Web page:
The Sumner County Regional Airport in Gallatin has been renamed as part of a rebranding effort that officials hope will help bring more business executives and jobs to the area.
The new name – Music City Executive – was approved by the airport’s board members last month, according to Chris Davidson, manager of the facility.
“I want this to be the executive hub for the northeast region of Middle Tennessee,” Davidson said. “If I mention Sumner County Regional Airport, no one knows where that is, but… when they see or hear Music City they know exactly where we’re located.”
The renaming is expected to help further increase air traffic at the facility, which had more than 4,300 flight operations during the last half of 2018 – an increase of approximately 111 percent from the year before, according to Davidson. Fuel sales also nearly doubled during that same period.
In 2017, airport officials signed a multi-year agreement with fixed base operator Nashville Jet to provide a range of professional aviation services for all based and transient aircraft. The move came on the heels of an extension of the airport’s runway, which took it to 6,300 ft. to allow for larger planes to use the facility.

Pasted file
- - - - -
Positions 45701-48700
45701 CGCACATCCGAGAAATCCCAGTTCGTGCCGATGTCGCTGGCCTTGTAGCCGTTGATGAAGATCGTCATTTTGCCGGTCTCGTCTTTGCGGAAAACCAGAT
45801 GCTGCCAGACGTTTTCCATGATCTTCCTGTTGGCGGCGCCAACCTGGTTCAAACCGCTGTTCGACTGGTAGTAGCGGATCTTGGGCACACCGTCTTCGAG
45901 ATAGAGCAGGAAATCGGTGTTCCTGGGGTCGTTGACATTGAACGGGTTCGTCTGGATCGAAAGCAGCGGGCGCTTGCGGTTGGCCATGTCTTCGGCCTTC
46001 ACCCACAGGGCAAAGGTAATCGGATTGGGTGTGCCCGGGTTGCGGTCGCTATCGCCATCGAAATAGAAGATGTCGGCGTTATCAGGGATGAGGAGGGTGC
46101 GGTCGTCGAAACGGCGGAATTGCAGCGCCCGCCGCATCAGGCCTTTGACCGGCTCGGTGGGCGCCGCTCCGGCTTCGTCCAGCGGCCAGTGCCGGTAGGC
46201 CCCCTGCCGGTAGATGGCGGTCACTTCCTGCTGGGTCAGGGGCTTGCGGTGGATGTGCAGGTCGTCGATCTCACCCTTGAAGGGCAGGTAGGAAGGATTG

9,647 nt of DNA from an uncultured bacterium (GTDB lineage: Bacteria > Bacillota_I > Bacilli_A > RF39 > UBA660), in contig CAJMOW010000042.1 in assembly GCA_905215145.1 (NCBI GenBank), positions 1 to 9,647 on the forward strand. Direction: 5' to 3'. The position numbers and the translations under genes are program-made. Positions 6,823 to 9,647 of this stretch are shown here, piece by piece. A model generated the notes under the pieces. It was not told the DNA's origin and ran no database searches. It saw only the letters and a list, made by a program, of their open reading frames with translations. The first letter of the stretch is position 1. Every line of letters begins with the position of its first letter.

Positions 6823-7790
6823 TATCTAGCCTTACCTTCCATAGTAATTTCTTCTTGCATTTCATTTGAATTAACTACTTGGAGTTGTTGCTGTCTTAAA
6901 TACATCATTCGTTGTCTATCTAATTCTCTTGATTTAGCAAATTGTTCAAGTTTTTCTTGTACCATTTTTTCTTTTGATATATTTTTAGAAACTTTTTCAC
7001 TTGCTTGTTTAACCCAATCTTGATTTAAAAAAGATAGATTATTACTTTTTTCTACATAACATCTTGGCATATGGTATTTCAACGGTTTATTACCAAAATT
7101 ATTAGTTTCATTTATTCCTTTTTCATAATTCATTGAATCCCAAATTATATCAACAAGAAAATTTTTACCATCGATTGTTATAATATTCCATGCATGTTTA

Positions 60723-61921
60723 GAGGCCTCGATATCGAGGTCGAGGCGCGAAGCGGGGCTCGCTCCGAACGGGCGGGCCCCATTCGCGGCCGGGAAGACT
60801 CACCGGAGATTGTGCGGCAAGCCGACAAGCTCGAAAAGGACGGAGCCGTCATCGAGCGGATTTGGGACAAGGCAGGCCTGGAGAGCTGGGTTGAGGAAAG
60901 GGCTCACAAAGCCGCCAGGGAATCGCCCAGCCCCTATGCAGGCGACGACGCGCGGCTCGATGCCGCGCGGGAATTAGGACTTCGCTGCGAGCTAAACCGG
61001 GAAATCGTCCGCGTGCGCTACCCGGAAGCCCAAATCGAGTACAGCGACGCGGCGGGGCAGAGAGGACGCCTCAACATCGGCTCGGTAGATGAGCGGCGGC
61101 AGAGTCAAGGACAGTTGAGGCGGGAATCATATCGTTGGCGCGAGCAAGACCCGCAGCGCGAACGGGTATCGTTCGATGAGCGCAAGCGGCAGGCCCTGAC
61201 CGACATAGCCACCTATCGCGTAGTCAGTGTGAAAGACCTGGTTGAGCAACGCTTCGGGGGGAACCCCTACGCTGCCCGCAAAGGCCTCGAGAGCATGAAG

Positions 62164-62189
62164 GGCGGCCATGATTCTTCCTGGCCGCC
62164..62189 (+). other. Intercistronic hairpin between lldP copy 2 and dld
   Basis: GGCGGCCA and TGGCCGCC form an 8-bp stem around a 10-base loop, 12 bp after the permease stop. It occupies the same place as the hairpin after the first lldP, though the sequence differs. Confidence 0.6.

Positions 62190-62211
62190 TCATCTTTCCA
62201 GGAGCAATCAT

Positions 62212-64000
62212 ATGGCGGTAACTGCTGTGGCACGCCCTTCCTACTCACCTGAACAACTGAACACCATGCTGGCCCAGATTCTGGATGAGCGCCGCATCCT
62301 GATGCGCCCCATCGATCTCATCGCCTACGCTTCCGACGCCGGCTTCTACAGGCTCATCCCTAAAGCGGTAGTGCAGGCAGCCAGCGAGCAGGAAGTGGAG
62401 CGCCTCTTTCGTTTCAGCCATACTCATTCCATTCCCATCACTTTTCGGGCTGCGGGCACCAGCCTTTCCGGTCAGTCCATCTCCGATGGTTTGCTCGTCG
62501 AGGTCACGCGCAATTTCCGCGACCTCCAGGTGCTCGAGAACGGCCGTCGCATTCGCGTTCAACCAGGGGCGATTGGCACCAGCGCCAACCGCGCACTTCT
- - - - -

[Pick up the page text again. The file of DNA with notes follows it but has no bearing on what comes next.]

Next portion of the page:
“We are catering to the executive traffic,” Davidson said. “That’s who we’re looking to attract here, so we can attract their business here.
“My goal is to create jobs for Sumner County.”
There are currently approximately 114 planes stationed at the airport. As a result of the recent relocation of Airport Road, Music City Executive officials say they have enough room to add around 40 new hangars on the property in the coming years.
The airport also recently received a $3.2 million state-funded economic development grant to build two new 22,000-square-foot hangars, which officials hope to use to attract a business with several employees like a maintenance repair shop or a small charter operation.
Work on a new perimeter safety and wildlife fence is also expected to start later this year, which Davidson hopes will help the facility appeal to federally contracted military aircraft in the future.
“We can cater to both (executive and general aviation) communities without hindering service to either one,” Davidson added. “We are very proud of the relationship we’ve got with all of our general aviation pilots here as well and would highly encourage anybody to come check us out.”